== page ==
Currently reading: Land Rover Defender thefts up by 69% as values rise
Discontinued off-roader is being stolen and exported abroad at an alarming rate; owners encouraged to beef up security

The Land Rover Defender has become a target for thieves now production has ended, with claims of stolen cars increasing by 69% in North Yorkshire.

The figures, which were released by insurance company NFU Mutual, compare 2014 with 2015, when claims for Defenders increased by 8%. This brought the total claims cost to NFU Mutaul up to £1.8-million.

Police say a large percentage of stolen Defenders are being shipped and sold abroad, to meet growing demand after production of the model ceased more than two months ago. Owners are now being urged to upgrade the security systems on their cars.

This surge in crime isn’t expected to slow any time soon, because the model’s transition into a modern classic has resulted in values skyrocketing – the two millionth car sold for £400,000 in December 2015 - while NFU's customer insurance claims for stolen Defenders have reached £760,000 in the North East in the past 12 months. This comfortably outweighs the second and third highest claiming regions - the number reached £235,000 in the Midlands and £191,000 in the South East.

Sergeant Nick Hill, of Stokesley Police, commented on the matter earlier this year, explaining that high-tech criminal gangs were overriding the Defender’s standard security systems. "It appears an organised group of criminals is specifically targeting this make and model of vehicle," he said. "Of greatest concern to us is that it is evident these thieves have knowledge of this particular vehicle's factory-fitted security and electrical systems.”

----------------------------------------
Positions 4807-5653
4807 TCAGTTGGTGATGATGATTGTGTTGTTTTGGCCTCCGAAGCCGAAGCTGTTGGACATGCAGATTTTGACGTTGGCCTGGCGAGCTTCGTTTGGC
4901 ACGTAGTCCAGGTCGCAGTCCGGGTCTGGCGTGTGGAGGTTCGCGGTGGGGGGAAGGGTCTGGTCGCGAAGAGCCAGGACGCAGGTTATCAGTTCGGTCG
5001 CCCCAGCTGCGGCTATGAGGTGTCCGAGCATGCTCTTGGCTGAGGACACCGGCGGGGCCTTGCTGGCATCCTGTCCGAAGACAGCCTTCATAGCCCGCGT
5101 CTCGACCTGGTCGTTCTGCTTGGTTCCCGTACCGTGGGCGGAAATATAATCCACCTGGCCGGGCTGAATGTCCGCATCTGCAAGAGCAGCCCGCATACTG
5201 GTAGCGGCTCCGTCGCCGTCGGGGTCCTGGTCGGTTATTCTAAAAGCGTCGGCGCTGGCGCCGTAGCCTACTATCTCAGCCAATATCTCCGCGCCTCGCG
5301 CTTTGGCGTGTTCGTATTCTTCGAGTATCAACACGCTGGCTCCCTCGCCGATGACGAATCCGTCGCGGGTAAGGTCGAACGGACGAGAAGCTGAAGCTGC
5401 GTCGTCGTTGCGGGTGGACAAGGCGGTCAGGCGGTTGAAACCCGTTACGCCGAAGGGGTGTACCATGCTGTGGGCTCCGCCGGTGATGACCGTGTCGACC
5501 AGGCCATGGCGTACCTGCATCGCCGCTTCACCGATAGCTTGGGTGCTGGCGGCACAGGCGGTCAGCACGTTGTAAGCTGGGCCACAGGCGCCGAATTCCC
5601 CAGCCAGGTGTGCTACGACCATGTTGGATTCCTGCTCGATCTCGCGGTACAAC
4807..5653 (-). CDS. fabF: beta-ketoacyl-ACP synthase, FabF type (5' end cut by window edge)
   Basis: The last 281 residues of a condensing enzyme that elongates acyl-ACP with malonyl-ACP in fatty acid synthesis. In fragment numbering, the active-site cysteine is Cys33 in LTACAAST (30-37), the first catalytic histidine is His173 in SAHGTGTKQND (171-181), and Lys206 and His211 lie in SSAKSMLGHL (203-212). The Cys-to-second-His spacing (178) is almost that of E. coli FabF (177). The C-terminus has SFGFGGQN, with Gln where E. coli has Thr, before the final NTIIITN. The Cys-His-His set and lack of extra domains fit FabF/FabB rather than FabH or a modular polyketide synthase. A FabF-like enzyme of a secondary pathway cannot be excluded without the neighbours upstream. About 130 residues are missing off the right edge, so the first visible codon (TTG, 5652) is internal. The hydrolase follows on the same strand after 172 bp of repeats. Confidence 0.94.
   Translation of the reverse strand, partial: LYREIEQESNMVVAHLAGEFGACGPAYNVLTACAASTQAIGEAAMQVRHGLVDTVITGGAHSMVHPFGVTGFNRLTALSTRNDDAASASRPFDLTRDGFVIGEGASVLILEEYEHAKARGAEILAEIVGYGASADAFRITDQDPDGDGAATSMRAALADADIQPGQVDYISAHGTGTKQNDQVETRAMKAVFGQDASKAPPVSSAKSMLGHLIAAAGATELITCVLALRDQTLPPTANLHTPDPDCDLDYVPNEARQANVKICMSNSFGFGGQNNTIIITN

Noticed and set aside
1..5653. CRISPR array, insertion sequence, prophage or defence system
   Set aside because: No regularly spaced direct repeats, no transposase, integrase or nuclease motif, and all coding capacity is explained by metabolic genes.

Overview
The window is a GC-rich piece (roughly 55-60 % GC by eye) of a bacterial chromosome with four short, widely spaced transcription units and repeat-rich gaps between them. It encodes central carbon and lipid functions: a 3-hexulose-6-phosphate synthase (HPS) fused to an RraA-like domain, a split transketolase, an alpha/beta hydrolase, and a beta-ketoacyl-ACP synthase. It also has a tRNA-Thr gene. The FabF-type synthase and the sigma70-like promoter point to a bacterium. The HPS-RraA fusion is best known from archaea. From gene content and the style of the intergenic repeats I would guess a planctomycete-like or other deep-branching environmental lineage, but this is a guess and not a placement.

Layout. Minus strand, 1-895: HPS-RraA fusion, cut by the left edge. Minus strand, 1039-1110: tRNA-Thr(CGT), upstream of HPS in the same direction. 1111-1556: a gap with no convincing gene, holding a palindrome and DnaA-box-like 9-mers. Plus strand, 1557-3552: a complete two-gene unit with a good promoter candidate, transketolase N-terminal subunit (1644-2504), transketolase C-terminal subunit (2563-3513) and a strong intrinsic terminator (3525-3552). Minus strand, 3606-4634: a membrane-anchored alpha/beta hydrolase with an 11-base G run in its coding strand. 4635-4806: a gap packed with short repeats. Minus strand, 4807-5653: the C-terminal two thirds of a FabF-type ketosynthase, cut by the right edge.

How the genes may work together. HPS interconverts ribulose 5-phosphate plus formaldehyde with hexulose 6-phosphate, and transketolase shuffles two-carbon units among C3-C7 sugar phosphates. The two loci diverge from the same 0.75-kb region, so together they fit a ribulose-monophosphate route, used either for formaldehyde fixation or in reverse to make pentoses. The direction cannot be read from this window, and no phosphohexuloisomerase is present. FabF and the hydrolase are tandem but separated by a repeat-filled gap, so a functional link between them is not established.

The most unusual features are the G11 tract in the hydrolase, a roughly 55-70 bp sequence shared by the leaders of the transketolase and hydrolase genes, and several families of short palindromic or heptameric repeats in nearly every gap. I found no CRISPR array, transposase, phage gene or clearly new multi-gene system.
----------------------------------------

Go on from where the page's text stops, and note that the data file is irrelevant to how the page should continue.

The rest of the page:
Local police forces have issued recommendations for owners to reduce the chances of their cars being stolen, with Sergeant Hill offering his own advice: "Consider fitting a transponder-based security marking system and tracker device and etching all windows with your vehicle identification number.”

It is thought that markets outside the UK where imports are less effectively monitored account for a large proportion of demand. Rising prices for parts have also meant that some stolen Defenders are being stripped and sold in bits. Police have therefore recommended that buyers check where their used parts have come from, to avoid helping to fund this growing illegal industry.

The Defender went out of production at the end of January2,016,933 units having been sold in the model’s 68-year history. There is no shortage of Defenders outside the UK – Land Rover says it exports 80% of its products, and the Defender accounted for a notable chunk of that – so recent thefts are being attributed to the model’s rising value, rather than a shortage of supply.

We recently drove Twisted’s take on the Defender 90. Read out review of the car here.

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